5 reasons you should check out Tampa Bay WaVE, and shake hands

 

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Stacie Shaible, Susan Gear, Jane Wilkerson, and Stephanie Davis at Women Making WaVEs

Tampa Bay WaVE, a nonprofit that serves tech startups in the area, has been funded by grants since the launch of its Venture Center in 2013. And there’s no sign of slowing down. In May of 2016, Bank of America issued a grant of $27,500 to the nonprofit to help with its workshop series. Now, on August 31, the WaVE received a $50,000 grant from the Small Business Administration to develop a seed fund. According to their press release, the WaVE “projects the fund will reach $5 million or more.”

Even if seed funding isn’t what you’re after, don’t worry; the WaVE won’t leave you behind. Working professionals and startup hopefuls alike can benefit from the services offered. Here’s what to expect if you go:

1. Networking events galore 

The Startup Workshop Series offers 100 hour-long events throughout the year, often featuring panels of business experts. At the Women Making WaVEs workshop on July 14, 2016, News Channel 8’s Stacie Schaible moderated a discussion about women in technology. The panel included Susan Gear, founder and CEO of myNFO, Jane Wilkerson, CFO of Venuetize (sitting in for founder and COO Karri Zaremba), and Stephanie Davis, senior director of enterprise agility and digital product leadership at Cox Target Media.This particular event was co-hosted by Working Women of Tampa Bay, and took place upstairs from the WaVE in The Attic Cafe (formerly just the regular ole’ attic of the building at 500 E Kennedy Blvd). The WaVE’s workshops are free to members, $25 to the public, and $10 for students to attend.

2. Weekly access to experts

Every Wednesday up to three experts out of a network of 45 are in the building. Nonmembers can schedule one-on-one appointments with these industry gurus by purchasing a $15 day pass. The day pass includes three 30-minute Ask an Expert sessions and one day of coworking.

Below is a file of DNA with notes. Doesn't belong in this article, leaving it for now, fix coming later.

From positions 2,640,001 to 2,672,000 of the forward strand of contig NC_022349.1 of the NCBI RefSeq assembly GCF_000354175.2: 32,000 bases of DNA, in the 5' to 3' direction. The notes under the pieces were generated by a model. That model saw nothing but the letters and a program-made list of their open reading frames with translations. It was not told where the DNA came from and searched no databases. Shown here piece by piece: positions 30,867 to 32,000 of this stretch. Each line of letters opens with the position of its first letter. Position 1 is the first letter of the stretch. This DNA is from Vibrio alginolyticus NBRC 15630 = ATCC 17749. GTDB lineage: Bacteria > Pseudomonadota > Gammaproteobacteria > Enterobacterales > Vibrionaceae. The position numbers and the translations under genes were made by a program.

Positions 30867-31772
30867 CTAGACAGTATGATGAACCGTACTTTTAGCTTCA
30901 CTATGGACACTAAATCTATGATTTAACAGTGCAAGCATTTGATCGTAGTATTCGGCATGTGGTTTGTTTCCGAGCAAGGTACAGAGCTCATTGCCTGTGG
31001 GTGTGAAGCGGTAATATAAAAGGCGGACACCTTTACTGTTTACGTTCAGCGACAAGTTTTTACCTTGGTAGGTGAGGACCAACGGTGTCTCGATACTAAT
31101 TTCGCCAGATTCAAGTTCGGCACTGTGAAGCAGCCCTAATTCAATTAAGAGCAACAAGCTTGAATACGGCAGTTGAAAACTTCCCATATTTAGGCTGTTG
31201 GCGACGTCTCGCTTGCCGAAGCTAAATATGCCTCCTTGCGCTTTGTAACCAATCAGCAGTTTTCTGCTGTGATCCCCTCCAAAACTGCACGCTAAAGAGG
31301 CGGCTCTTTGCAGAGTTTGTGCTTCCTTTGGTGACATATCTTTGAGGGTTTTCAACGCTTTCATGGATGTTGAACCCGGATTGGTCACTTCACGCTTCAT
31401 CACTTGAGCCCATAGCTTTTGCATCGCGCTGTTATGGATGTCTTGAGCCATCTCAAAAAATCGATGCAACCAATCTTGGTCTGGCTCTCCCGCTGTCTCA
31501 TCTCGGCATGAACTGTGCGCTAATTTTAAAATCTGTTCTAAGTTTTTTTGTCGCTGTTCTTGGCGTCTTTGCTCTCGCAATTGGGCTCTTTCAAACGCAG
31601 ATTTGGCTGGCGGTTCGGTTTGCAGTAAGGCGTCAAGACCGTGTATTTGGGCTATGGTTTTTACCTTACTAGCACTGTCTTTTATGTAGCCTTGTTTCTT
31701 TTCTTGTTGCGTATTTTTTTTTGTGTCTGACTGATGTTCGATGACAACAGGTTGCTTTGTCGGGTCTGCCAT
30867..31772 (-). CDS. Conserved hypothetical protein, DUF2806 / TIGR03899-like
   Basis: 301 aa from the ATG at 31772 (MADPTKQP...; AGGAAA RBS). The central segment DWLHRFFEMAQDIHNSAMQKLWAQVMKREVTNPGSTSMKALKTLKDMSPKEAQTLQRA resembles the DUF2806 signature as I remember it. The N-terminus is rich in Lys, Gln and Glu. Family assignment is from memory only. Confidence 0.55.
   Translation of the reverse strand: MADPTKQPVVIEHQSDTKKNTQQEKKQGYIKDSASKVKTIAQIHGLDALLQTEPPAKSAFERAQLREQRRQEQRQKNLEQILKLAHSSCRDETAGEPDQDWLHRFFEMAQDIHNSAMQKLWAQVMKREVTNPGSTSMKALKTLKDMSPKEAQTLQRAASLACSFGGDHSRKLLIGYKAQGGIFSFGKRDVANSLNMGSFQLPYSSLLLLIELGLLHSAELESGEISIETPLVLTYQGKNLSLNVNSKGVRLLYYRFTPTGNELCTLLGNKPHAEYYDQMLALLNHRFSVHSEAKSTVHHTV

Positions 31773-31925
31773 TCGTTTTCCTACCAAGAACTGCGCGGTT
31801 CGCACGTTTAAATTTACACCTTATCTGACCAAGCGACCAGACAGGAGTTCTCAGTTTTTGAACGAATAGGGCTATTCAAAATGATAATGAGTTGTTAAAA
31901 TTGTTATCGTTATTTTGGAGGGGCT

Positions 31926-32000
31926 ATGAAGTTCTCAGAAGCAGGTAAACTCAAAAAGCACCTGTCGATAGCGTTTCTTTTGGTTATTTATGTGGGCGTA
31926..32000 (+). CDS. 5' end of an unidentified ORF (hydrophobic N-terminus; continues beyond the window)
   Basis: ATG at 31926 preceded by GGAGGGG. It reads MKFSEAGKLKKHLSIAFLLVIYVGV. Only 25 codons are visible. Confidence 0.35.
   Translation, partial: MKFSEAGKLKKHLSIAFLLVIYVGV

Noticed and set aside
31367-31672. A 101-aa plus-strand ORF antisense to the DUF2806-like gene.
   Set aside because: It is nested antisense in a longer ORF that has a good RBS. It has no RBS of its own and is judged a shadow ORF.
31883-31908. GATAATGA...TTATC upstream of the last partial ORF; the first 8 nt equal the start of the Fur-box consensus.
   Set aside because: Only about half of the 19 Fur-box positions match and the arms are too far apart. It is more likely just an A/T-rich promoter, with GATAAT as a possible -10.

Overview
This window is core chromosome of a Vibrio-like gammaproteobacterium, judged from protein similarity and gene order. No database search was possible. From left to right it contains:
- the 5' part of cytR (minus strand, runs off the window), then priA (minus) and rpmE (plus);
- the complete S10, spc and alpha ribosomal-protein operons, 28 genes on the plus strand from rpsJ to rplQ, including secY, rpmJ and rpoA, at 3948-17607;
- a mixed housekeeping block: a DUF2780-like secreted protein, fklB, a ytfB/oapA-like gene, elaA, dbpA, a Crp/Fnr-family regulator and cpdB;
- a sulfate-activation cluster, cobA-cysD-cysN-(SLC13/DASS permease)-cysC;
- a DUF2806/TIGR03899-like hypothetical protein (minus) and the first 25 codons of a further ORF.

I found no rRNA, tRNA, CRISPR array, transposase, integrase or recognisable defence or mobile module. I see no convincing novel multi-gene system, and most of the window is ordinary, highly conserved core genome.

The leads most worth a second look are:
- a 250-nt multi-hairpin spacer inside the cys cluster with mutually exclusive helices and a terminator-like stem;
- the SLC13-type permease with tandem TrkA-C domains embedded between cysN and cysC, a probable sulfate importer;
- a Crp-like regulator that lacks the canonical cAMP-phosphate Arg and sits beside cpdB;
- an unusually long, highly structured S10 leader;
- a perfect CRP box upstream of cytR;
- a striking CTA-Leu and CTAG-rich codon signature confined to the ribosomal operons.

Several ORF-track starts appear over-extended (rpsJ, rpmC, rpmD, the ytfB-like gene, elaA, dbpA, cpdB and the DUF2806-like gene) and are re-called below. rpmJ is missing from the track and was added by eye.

3. A clean but cozy coworking space

The Venture Center features  a conference room that can be reserved, a small studio for video production, a kitchen and dining area, couches, a foosball table, common areas lined with desks and printers, and individual offices. In a narrow, unlit space behind the main desk are a hammock and pillows, housed between two walls. In the common area you might find a 3D printer and members’ laptops adorned with Pokémon Go stickers. Coworking options range from the $15 day pass to 24/7 access to the facility to a private office that you can lock when you leave.

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4. Cutting edge technology

While giving a free tour of the facility in July,  Marketing Manager Gracie Stemmer pointed out that the WaVE was one of three spaces in Florida to test out a new virtual conferencing device.

“We’re piloting a new piece of technology that Brighthouse was working on for collaborative spaces. It’s called a telepresence. Basically it turns the room into a conference room, and someone else who has a telepresence on the other side can have video conferencing with you. Those things up there are cameras that move and follow you and sense who is talking. It’s very futuristic and a pretty cool experience.”

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Brighthouse telepresence for virtual conferencing

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The Florida Blue Innovation Room

5. A competitive incubator for startups

Entrepreneurs begin by applying to the FirstWaVE Accelerator program, which features three stages: build, launch, and grow. In the launch stage, selected startups prepare to compete with each other in a pitch contest. Executives from the Tampa Bay Rays have judged the WaVE’s pitch contests on two occasions. In July of 2016 they declared that the winner was Harness, a company that developed a way to collect charitable donations as a percentage of retail purchases.

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